|What does 32 bit application mean? firstname.lastname@example.org (Jatin Bhateja, Noida) (2005-07-28)|
|Re: What does 32 bit application mean? Juergen.Kahrs@vr-web.de (=?ISO-8859-1?Q?J=FCrgen_Kahrs?=) (2005-07-31)|
|Re: What does 32 bit application mean? DrDiettrich@compuserve.de (Hans-Peter Diettrich) (2005-07-31)|
|Re: What does 32 bit application mean? email@example.com (Florian Weimer) (2005-08-01)|
|Re: What does 32 bit application mean? firstname.lastname@example.org (Marco van de Voort) (2005-08-03)|
|Re: What does 32 bit application mean? email@example.com (Marco van de Voort) (2005-08-05)|
|Re: What does 32 bit application mean? firstname.lastname@example.org (Andi Kleen) (2005-08-05)|
|From:||Andi Kleen <email@example.com>|
|Date:||5 Aug 2005 18:12:40 -0400|
|Organization:||Linux Private Site|
|References:||05-07-110 05-08-007 05-08-009|
|Posted-Date:||05 Aug 2005 18:12:40 EDT|
Marco van de Voort <firstname.lastname@example.org> writes:
> [No, on an AMD64 a process is either in long mode that has the extra
> registers and address modes and 64 bit addresses, or in compatibility
> more which is just like ia86 protected mode. You can't mix and match.
You could in theory (either by defining additional code segments for
compat mode) or defining a new code model in long mode that uses 32bit
pointers. However that would require a third set of shared libraries
for everything , which probably nobody wants.
The main use case for it is probably JIT compilers where the JIT could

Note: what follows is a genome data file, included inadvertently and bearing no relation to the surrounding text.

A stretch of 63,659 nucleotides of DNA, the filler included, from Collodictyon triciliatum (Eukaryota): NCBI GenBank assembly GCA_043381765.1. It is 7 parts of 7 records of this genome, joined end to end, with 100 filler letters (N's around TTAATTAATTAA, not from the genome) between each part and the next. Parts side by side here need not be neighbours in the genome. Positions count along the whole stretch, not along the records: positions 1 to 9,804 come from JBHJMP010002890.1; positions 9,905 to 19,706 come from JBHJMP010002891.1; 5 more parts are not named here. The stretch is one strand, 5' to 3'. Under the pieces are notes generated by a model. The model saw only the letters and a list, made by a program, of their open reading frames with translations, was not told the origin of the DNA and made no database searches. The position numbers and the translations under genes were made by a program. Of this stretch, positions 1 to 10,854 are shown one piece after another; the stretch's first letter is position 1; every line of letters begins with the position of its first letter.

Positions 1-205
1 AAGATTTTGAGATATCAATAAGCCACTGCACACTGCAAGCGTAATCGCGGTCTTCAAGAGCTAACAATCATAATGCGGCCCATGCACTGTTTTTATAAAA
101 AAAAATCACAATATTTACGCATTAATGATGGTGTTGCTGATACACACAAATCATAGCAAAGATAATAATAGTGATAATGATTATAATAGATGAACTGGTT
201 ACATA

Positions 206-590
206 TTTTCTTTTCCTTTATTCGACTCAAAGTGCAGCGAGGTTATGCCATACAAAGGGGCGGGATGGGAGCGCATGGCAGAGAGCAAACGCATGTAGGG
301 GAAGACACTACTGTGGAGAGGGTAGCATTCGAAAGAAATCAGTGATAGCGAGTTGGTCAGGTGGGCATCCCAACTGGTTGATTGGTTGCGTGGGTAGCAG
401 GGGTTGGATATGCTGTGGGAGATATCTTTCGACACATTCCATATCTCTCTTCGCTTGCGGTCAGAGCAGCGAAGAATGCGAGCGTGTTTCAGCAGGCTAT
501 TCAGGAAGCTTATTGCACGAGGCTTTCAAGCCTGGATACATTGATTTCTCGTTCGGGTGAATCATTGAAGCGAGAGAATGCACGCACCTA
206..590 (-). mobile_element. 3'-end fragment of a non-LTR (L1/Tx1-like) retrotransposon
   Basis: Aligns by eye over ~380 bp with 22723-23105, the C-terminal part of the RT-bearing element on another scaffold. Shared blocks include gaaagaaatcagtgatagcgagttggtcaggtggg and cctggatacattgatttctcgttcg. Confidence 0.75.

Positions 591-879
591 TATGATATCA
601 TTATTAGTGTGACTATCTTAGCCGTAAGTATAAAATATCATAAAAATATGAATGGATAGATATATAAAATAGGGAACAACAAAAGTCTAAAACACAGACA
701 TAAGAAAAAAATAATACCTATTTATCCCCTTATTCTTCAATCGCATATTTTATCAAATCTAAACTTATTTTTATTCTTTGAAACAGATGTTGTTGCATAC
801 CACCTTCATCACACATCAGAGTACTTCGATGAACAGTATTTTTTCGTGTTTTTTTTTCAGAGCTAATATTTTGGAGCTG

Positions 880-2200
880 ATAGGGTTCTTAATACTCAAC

run 64bit, but execute 32bit code. Unfortunately there are still some
issues with this model, in particular compatibilility with kernels and
> The comments I've seen say that the code savings from the extra
> registers and IP-relative addressing about cancel out the code bloat
> from the bigger pointers, but 64 bit apps still run slower because the
> tools are less mature and so much code has been heavily optimized to
> run fast on x86. -John]
To inject some hard data for gcc into this "unnamed sources"
discussion see page 92+ in
It does not agree at all. e.g. as a real world test KDE startup (a
very complex C++ application) is around 18% faster on a older machine
and a gimp compilation around 20%
For not so real world tests SpecCPU also benefits significantly in
most tests (except for a minority of subtests which are pointer bound)
The memory usage seems to be up a bit, but also performance is.
On Microsoft the results might be a bit different because they use
completely different ABIs.
Sometimes you see regressions when inline assembly optimizations
haven't been ported (iirc on Microsoft the new AMD64 compiler doesn't
even support inline assembly anymore). This is also a smaller problem
on Linux. Fortunately in practice a lot of the "optimized" inline
assembly tends to be actually tuned for ancient CPUs and the compiler
can do better on its own when generating code for a modern x86.
Another factor is that 32bit x86 tend to be optimized for older
CPUs (e.g. no use of SSE2), while 64bit can assume a modern system
which allows more efficient code in many cases.
From my own experience on Linux I also cannot confirm the less mature
[I've been trying FreeBSD on my amd64, and the sentiment on the FreeBSD
list was what I said. If other people believe that the amd64 toolchain
is as mature as the ia36, great, but it doesn't match what I see. -John]
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